Back in the days when I was a professional speaker (BC -Before COVID-19) I often asked audiences of accountants to look around the room. And then to indicate whether they felt that they were in any way special and different from most of the other accountants in the room.
Typically only a few hands went up. I acknowledged that some people simply do not like putting their hands up, but the implication was quite clear. And wrong.
Firstly the common instinctive view that accountants are all pretty similar is more a function of confusion. It’s NOT that accountants are the same. It’s only the outputs you create (eg: accounts and tax returns) that are the same, near enough, regardless of which accountant produces them.
And secondly, every accountant I know is unique. You have different backgrounds, experiences, values, interests and styles. Your different clients, colleagues, personalities and approach all mean that clients should see you as distinct from other accountants. Of course if you keep all this hidden, promote yourself poorly and simply process the paperwork with little client interaction, it is no surprise anyone sees you as being interchangeable and easily replaceable.
It’s up to you whether you want this to continue.
If you fail to take personal responsibility for changing people’s perceptions of you and your firm you risk more than simply being seen as interchangeable.
- You will fail to build a distinct personal brand.
- This will reduce the prospect of you being Remembered, Referred and Recommended.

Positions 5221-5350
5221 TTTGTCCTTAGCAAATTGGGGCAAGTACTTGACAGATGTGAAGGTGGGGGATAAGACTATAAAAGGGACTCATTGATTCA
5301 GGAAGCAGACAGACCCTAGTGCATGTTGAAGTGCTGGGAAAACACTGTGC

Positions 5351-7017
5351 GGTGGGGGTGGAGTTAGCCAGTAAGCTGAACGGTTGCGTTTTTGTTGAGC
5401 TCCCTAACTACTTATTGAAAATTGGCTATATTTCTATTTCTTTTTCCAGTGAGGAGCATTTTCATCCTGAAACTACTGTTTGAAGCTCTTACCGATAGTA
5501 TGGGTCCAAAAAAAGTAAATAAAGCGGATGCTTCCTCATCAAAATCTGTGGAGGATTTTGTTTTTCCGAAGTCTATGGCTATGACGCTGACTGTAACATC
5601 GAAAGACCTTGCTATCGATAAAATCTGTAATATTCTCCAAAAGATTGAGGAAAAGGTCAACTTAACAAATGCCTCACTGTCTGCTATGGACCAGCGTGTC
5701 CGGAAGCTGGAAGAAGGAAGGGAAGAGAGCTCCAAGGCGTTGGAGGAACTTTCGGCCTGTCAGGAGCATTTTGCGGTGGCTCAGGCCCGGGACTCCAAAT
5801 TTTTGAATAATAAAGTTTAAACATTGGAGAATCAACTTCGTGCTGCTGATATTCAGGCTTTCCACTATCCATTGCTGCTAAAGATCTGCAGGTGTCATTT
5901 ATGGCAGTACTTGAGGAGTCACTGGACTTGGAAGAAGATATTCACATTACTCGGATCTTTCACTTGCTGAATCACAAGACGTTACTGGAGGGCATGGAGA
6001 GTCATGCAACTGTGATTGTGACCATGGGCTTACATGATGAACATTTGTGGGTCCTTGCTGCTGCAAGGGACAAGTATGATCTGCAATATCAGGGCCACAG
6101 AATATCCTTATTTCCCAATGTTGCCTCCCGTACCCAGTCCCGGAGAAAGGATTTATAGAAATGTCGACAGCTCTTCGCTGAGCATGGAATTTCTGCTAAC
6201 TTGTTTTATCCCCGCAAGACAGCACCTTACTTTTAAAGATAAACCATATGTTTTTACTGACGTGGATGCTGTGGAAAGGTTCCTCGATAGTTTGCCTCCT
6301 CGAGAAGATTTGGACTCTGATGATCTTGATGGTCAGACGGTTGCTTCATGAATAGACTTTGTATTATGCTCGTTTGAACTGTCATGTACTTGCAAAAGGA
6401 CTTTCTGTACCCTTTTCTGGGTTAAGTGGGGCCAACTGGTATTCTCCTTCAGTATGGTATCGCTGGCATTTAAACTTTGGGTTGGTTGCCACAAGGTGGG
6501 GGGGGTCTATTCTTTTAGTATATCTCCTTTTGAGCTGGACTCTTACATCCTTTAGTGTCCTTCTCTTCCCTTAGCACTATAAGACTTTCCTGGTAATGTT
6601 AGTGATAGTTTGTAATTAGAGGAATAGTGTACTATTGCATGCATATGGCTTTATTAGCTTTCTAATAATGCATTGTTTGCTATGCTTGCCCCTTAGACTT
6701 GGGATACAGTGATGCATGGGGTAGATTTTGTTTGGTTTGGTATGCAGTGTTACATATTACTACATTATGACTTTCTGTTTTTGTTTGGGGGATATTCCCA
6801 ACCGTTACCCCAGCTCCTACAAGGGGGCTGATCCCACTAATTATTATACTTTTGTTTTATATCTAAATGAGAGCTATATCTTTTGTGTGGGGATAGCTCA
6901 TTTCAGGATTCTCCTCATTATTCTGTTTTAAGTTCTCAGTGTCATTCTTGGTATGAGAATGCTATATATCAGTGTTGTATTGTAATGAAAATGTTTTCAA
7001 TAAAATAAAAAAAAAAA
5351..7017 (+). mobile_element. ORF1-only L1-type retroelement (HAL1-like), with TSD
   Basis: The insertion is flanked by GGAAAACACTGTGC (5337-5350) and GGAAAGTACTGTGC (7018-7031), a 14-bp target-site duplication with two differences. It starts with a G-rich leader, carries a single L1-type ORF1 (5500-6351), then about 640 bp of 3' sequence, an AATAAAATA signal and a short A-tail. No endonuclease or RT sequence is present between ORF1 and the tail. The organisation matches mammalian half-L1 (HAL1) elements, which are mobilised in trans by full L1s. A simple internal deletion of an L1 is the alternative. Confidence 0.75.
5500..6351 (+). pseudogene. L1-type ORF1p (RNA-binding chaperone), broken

- You will reinforce the reasons you feel invisible, forgettable and left behind.
- You will be seen as just another accountant.
- You will be overlooked and will miss out on opportunities.
- You have to work harder to promote yourself, your business, products and services.
Now imagine you swapped house keys with a neighbour and walked into each others’ houses. Would your families notice? Of course they would. Surely your clients notice the difference too.
What differences do your clients experience when they start working with you?
Do you talk about those differences in your marketing and promotional activities – when networking, on your website and in your online communications?
Here are six ideas to help you clarify and communicate those differences:
- Next time you speak with clients who appointed you after switching from another firm, ask them what differences they have noticed. make a note of the words and phrases they use when they reply.
- Ask a friend to take an objective look at your website and that of 2 or 3 similarly sized accountancy firms elsewhere in the country. If you remove your name and that of your location from your website, how much of the remaining content is interchangeable?
- Think about what you could say that will help visitors to your website notice and remember you as distinct and attractive as compared with other accountants. It’s not all about movement, images or novelty. Those things may grab attention but may do little to stop you being seen as interchangeable.
- Ensure your website content features and focuses on YOU and your colleagues rather than gives the impression that this is just another interchangeable firm of accountants.
- Focus your promotional messages on the differences and value that your clients appreciate rather than simply on what you do.
- Be clear as regards a key business or client focus (niche) that you especially want to attract – rather than trying to promote yourself as being all things to all people. If you do that, you’ll be doing the same as the interchangeable accountants!
Given the long term implications of the lockdown I have had to put my professional speaking career on hold. So I won’t get to ask my favourite question at any events in the near future. If you’re in the audience when I am able to ask it again, I hope you will be one of those who proudly puts their hand up, confident that you are special and different compared to other accountants in the room!